Yesterday in Celebrity Social Media, I pointed to a comment Katherine Schwarzenegger made about her husband consistently falling to the bottom of the Best Chris rankings. It’s not that serious and, as pointed out here, relitigating the order of the Chrises is more habit than debate. (Christine Baranski is obviously superior to them all.)


But that’s not the only Chris Pratt discussion happening online. He’s been trending on Twitter for being an alleged MAGA supporter, a rumour that started because he doesn’t talk about politics. There is no reason to believe he supports Donald Trump; the only evidence is that he has made it a point to NOT talk politics. (Chris being a devout Christian is not evidence of how he will vote as Trump himself is not a true Christian by any measure.) The kind of assumption made about his politics does have precedent with other celebrities. When Taylor Swift didn’t come out against Trump in 2016, many assumed she supported him and she was also accused of not rejecting white supremacist incels who worship her. Her decision to declare herself against the current administration was such a big deal that it made up a significant part of her Netflix documentary. 

There have been others, too. The Rock’s endorsement for Biden/Harris, his first ever, was so significant he had his own mini town hall. And there are very famous people who take the Pratt route (off the top of my head, I’m quite sure Kevin Hart hasn’t supported or disavowed anyone). But because this election is so combative, people are taking Chris’s silence as complacency at best, support for the red hat at worst. By not coming out against Trump, he is viewed as supporting him. 

Last night, Robert Downey Jr, Don Cheadle, Chris Evans, Scarlett Johansson, Paul Rudd, Mark Ruffalo, and Zoe Saldana, alongside the Russo brothers, reunited for the Voters Assemble! event. And it’s easy to point out Chris Pratt for not being there, but there are others (like Chris Hemsworth and Jeremy Renner) who didn’t attend. Looking at it that way, I don’t think Chris’s non-participation is indicative of which way he votes. 


But he’s still part of the conversation. I’m sure there’s an Avenger comparison to be made here about war and fighting and Thanos, but I don’t speak nerd so I’ll put it plainly: Chris’s co-stars have come to his defense, with RDJ taking aim at the comment section. (Note: Jeremy Renner liked the post.)

Mark Ruffalo is very politically active and here are his thoughts. 

Here’s what I’m taking from Mark: Chris Pratt’s endorsement, at this point in the game, will not sway an election. It doesn’t matter all that much. Celebrities don’t decide elections (if they did, Hillary Clinton would have won in 2016). They are there to garner support, attention, and donations, but they are one vote. They have the right to speak on that vote as much as any other person, but they are not responsible for saving the US from another four years of poorly fitted suits and incompetent evil. But they are trying.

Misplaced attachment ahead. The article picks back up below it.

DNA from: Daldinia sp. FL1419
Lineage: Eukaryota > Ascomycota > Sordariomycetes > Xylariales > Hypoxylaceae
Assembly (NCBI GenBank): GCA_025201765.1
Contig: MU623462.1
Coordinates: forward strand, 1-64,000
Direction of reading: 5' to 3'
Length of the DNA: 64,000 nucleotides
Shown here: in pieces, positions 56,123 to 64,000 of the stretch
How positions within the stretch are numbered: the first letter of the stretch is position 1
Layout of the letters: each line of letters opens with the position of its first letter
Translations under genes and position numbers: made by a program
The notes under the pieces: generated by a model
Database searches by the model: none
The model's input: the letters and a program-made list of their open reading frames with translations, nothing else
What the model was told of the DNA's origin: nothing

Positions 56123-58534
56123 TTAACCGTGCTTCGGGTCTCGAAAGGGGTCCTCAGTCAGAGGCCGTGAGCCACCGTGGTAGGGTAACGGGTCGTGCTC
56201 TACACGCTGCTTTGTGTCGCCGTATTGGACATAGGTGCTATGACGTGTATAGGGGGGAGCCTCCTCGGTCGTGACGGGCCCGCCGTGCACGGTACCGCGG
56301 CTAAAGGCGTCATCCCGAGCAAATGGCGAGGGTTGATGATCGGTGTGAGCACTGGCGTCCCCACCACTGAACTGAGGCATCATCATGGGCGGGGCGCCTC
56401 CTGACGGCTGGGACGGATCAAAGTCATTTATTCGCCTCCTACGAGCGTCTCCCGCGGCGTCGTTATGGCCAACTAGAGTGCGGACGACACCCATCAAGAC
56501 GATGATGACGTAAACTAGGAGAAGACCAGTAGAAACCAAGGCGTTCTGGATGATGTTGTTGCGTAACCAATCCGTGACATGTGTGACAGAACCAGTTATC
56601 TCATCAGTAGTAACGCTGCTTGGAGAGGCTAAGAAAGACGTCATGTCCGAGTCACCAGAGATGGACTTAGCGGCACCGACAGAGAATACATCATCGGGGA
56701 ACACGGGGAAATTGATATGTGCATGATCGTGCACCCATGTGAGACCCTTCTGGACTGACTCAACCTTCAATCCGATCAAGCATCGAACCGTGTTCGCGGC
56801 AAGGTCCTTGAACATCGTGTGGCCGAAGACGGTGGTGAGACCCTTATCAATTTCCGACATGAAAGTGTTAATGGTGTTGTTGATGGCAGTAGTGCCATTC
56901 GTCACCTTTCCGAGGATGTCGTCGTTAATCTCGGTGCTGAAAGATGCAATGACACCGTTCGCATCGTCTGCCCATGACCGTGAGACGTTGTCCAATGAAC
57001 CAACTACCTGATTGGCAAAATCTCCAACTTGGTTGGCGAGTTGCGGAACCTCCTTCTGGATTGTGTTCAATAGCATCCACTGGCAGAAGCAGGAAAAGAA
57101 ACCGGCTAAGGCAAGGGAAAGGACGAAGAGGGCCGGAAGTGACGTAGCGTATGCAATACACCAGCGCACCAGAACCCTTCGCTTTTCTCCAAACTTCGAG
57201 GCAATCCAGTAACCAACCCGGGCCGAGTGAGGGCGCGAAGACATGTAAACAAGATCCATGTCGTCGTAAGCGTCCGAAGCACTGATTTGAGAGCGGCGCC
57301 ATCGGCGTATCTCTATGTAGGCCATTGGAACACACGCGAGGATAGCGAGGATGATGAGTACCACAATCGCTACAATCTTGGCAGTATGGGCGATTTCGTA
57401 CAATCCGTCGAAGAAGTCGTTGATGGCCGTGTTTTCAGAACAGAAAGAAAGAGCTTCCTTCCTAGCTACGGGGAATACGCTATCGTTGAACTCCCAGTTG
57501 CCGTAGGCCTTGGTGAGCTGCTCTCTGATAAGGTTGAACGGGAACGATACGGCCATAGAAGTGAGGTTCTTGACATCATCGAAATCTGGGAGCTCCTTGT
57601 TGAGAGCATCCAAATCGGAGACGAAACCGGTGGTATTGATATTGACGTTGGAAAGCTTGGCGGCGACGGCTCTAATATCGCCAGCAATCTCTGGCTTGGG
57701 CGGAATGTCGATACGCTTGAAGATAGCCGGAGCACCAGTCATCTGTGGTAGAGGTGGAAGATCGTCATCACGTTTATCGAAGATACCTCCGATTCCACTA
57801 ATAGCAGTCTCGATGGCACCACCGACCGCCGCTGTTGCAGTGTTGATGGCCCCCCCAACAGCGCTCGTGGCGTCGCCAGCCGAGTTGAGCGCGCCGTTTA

And, just for argument’s sake, what if he does vote Trump? Then what? Is this even a fair conversation to have? It’s sticky. US citizens have the right to a secret ballot, and celebrities are citizens. On the flip side, if his fans prioritize causes antithetical to the current administration (like Black Lives Matter) and he is silent on those issues, it’s understandable they’d want to pull their support or his work. He can make his choice and so can they. 

What some of the fans are pointing out is that it isn’t just about Chris, but rather the way these two men rallied for him. There has been sustained vitriol directed at the women of the MCU (much like the women of Star Wars, Ghostbusters, Harley Quinn – you get the point) and for that, there wasn’t this “Avengers assemble!” moment. (For the record, this tweet says Chris has been accused of being a white supremacist but I couldn’t find the source of that.)

This brings up a larger issue of who society views as deserving of protection. Is Chris Pratt’s reputation more important than Brie Larson’s? Are his feelings more important than Tessa Thompson’s? Is his comfort more important than Zendaya’s? What they’ve done is in line with a society that gives the benefit of the doubt to certain people and disrespects others. Obviously this is not what RDJ and Mark Ruffalo intended to do, but intent doesn’t always line up with impact. The Avengers have tremendous cultural capital (that’s why they are campaigning so late in the game) and they know it. It would be just as powerful (maybe more) if RDJ and Mark extended this kind of protective energy to the superheroes that don’t look like them.